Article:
BEIRUT, Lebanon (WOMENSENEWS)–The New Arab Woman Forum kicked off Feb. 1 under the patronage of Wael Abou Faour, Lebanon’s minister of social affairs, and was opened by a speech by Bahiya Hariri, a member of parliament and the sister of former Lebanese Prime Minister Rafic Hariri.

It didn’t bode well for the content and impact of the forum.

Both personalities represent the Lebanese confessional system, which emphasizes and upholds the political sectarian divide of Lebanon and leaves civil matters such as inheritance, marriage and divorce, among other things, up to clerical authorities. This creates a discriminatory society where citizens, especially women, are not equal before the law.

Spotlighting these two figures–who represent the system as it is, and not how many Lebanese would like it to become–set the deeply conciliatory and mainstream stance of the New Arab Woman Forum, which was supposed to address the burning and somehow controversial theme of women and the Arab Spring.

The organizers–magazine El Hasnaa and the Iktissad Wal-Amal Group–said the conference would take “full account of the historic dimensions of the ongoing ferment and revolution in the region as it continues to follow up, analyze and discuss leading political and social issues of the hour.”

To do justice to the struggles of women in the region, that would have meant taking an in-depth look at the roles of women within the revolutions, their prospects in transitioning democracies and the problems of abuse and harassment women have confronted, and continue to confront, in the revolutions. It would have also meant addressing the gender political dynamics before, during and in the aftermath of the revolutions.

However, such issues attracted superficial, if any, attention.

Irrelevant Topics

Speakers such as Octavia Nasr, a former editor for CNN, and Butheina Kamel, Egypt’s first female presidential candidate, discussed topics such as the shifting perception of the “West” vis-a-vis the “East” following the Arab revolutions and the role social media has played, and continues to play, in the uprisings.

These are not the crucial topics for legions of Arab women facing state-sponsored and social violence, economic hardship and limited opportunity for political participation.

Before the meeting took place, Lebanese feminists issued a protest statement that was endorsed by the Lebanese feminist collective Nasawiya, based in Beirut, about all the women who would be excluded and ignored by the gathering. The statement also addressed the forum’s content and format, as well as the march organized for the end of the conference.

In a region where the vast majority of women work in the informal economy, with no protection or recognition of their work, where the middle class is slowly diminishing, where women are constantly faced with harassment, activists challenged the organizers’ focus on business women and feminine entrepreneurship in the private sector. The speakers who addressed these issues were all CEOs or founders of companies, members of a microscopic privileged percentage of women in the Arab world.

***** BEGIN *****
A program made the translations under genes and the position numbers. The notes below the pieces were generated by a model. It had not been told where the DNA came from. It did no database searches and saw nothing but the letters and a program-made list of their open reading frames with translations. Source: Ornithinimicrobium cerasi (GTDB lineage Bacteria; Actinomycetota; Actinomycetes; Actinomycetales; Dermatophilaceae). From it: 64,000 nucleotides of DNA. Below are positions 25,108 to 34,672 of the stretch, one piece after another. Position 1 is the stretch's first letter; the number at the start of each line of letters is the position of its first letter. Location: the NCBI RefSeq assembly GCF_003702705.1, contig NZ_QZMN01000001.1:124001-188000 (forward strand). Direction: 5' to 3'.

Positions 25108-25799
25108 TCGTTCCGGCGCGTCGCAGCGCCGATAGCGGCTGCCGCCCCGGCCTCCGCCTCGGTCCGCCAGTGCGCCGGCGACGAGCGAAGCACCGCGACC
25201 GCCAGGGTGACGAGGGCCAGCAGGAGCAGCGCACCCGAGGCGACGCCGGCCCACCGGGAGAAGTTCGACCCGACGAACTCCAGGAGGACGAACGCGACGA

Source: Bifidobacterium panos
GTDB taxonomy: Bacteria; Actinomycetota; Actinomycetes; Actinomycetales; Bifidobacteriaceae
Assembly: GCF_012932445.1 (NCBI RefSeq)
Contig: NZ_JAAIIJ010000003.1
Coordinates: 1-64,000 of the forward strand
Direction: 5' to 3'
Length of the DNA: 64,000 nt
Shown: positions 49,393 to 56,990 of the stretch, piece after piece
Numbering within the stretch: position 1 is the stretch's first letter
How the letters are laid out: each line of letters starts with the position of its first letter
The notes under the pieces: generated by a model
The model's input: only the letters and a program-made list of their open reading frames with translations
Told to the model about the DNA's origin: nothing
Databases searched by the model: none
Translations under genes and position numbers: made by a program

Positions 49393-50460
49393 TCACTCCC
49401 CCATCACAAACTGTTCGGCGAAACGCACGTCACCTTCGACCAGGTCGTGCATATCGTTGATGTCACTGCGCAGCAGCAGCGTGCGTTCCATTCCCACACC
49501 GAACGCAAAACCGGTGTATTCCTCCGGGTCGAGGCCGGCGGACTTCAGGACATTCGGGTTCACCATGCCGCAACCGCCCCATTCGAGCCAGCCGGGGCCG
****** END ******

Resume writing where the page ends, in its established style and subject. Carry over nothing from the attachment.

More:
By keeping a safe distance from the real lives of so many real Arab women, organizers ensured that the stated goal of the event would not be reached.

In terms of format, feminist activists also questioned the price tag: $300 for a day and a half.

That fee is more than a simple number. It’s a “keep out, no trespassing allowed” sign to all but the wealthy or sufficiently privileged to attend free of charge, such as Lebanese organizations who were invited to attend as the organizers’ guests.

No Economic Diversity

The entry fee made sure there was no real economic diversity in the rooms of a deluxe hotel, in a country where the average salary is $700 a month and where many households need to have two jobs or side occupations to make ends meet.

In this economic context the question that needs to be raised is whether this money couldn’t have been used to serve a better purpose.

With the amounts paid for that lavish hotel and with the money the sponsors poured into it, couldn’t a more creative approach been taken?

Imagine, for instance, if the money had been used to hire a bus to take participants around the country, touring all of Lebanon, visiting female refugees, listening to the stories of other women. Sharing all that with the scheduled panel of speakers would have been a real effort at solidarity and understanding.

Instead the sessions lacked a participatory approach, with panelists sitting in front of the audience, talking more about women as mothers than anything else and leaving little time or opportunity for questions from the floor. It felt less like an enriching debate and more like watching people have coffee. In other words, we were a long, long away from real women in real revolutions.

Where were the women who slept in Tahrir Square for days and nights and are still being harassed by Egypt’s military rule and its thugs, facing an uncertain future? Where were the brave Tunisian women of the Kasbah? Where were the women who live and breathe the revolution on the streets of their countries, in Syria, in Bahrain, in Yemen, and in each and every Arab country that has seen its political landscape shift dramatically?

At the end of the conference, participants held a march, called Sawa Sawa, meaning Together Together.

And here I ask you, together with whom?

Would you like to Comment but not sure how? Visit our help page at

Would you like to Send Along a Link of This Story?

Paola Salwan Daher is a Lebanese feminist activist, currently based in Beirut. You can follow her two blogs Café Thawra and Myrrh and Mint and contact on Twitter at CafeThawra. For more updates about her work, visit her Facebook Page